This is just a small example, you may not even need such a data type, but it should give you an impression on how you can divide up your problem into bite-size chunks.

Example, you could have a class Polynomial that contains different terms with their powers and coefficients, and give it a

`static Polynomial parse(String s)`method that creates a new instance of it from a String. You could then define methods on it such as derive(), integrate(), or whatever that produce a new function.This is just a small example, you may not even need such a data type, but it should give you an impression on how you can divide up your problem into bite-size chunks.

*The mind is a strange and wonderful thing. I'm not sure that it will ever be able to figure itself out, everything else, maybe. From the atom to the universe, everything, except itself.*

posted 5 years ago

But a proper parser for expressions is way above a two-quarter undergraduate level. Perhaps its suitable for Senior project in a serious Computer Science program, but even for a "Applied Information Technology" its going to be a huge leap.

There are lots of textbooks on language and expression parsing, its part of any compiler. There is even one that uses Java instead of Lexx and Yacc.

There are lots of textbooks on language and expression parsing, its part of any compiler. There is even one that uses Java instead of Lexx and Yacc.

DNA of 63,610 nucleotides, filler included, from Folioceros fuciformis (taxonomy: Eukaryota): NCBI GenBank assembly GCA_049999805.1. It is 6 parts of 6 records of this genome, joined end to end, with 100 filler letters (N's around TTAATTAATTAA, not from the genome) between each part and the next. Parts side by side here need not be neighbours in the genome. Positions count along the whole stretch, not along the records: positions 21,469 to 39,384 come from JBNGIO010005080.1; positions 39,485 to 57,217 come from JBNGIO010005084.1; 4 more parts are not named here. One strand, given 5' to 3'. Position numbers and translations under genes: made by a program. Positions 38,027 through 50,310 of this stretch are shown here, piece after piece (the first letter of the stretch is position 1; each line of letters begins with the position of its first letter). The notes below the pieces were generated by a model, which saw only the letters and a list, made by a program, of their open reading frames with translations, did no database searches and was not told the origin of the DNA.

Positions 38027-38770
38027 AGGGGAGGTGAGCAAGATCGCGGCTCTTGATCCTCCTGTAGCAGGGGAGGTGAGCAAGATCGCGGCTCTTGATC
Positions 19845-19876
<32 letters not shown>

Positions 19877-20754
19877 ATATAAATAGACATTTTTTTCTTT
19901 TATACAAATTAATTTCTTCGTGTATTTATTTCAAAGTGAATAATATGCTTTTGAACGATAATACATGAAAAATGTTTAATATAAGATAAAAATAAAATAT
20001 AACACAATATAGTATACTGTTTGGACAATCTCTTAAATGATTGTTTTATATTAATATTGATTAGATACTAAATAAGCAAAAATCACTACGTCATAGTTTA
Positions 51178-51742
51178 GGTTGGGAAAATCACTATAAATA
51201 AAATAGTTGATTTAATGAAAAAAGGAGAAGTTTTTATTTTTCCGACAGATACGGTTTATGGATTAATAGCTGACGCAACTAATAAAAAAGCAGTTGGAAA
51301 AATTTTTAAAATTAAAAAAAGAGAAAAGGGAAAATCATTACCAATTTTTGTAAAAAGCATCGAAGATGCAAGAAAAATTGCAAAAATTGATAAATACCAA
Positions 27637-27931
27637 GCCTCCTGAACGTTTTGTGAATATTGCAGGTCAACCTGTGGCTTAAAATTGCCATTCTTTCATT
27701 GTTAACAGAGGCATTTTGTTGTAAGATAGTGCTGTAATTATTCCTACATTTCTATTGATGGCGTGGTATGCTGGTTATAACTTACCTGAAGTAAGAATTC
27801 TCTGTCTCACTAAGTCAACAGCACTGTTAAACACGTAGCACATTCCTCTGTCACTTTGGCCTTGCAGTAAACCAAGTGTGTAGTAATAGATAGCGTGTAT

posted 5 years ago

Well, I don't know enough about calculus to offer much advice on that front, but I will say this:

Keep your GUI code and your "calculus mill"

GUI code should

Ideally, your "calculus mill" should be a set of functions and classes that can interact as easily with a GUI, a console, a log, or a piece of speech-recognition software; and should probably only ever be dealing with numeric data types.

My 2 cents. HIH.

Winston

- 1

Nick Fio wrote:So...what should my strategy be?

Well, I don't know enough about calculus to offer much advice on that front, but I will say this:

Keep your GUI code and your "calculus mill"

*completely*separate. Specifically, if you have anything that starts with a 'J' (JFrame, JTextField, etc) mixed in with your calculus operations

*get rid of it*.

GUI code should

*only*be concerned with displaying to and interacting with the user. Anything else would suggest that its more tightly coupled than it should be.

Ideally, your "calculus mill" should be a set of functions and classes that can interact as easily with a GUI, a console, a log, or a piece of speech-recognition software; and should probably only ever be dealing with numeric data types.

My 2 cents. HIH.

Winston

"Leadership is nature's way of removing morons from the productive flow" - Dogbert

Articles by Winston can be found here

posted 5 years ago

I hadn't thought about treating polynomials as objects. What I had thus far was procedural. It seems like I would need test for and then instantiate an object for a polynomial of type ax^n + bx^n-1 ... + c; another for composite functions which use the Chain Rule; and somewhere along the way, have something that replaces trig functions and inverse trig functions with their respective derivations.

In searching around online, I am shocked that I haven't found previously-written source code for similar projects. What I have found has either been very basic (I found a polynomial.java that uses the Power Rule and only works for positive powers) or various libraries that seem geared towards Java professionals whose home address includes the word "cubicle" and math PhDs in labcoats. There ain't much in between.

I do have the GUI separate. It's the only part of my code that

Thanks!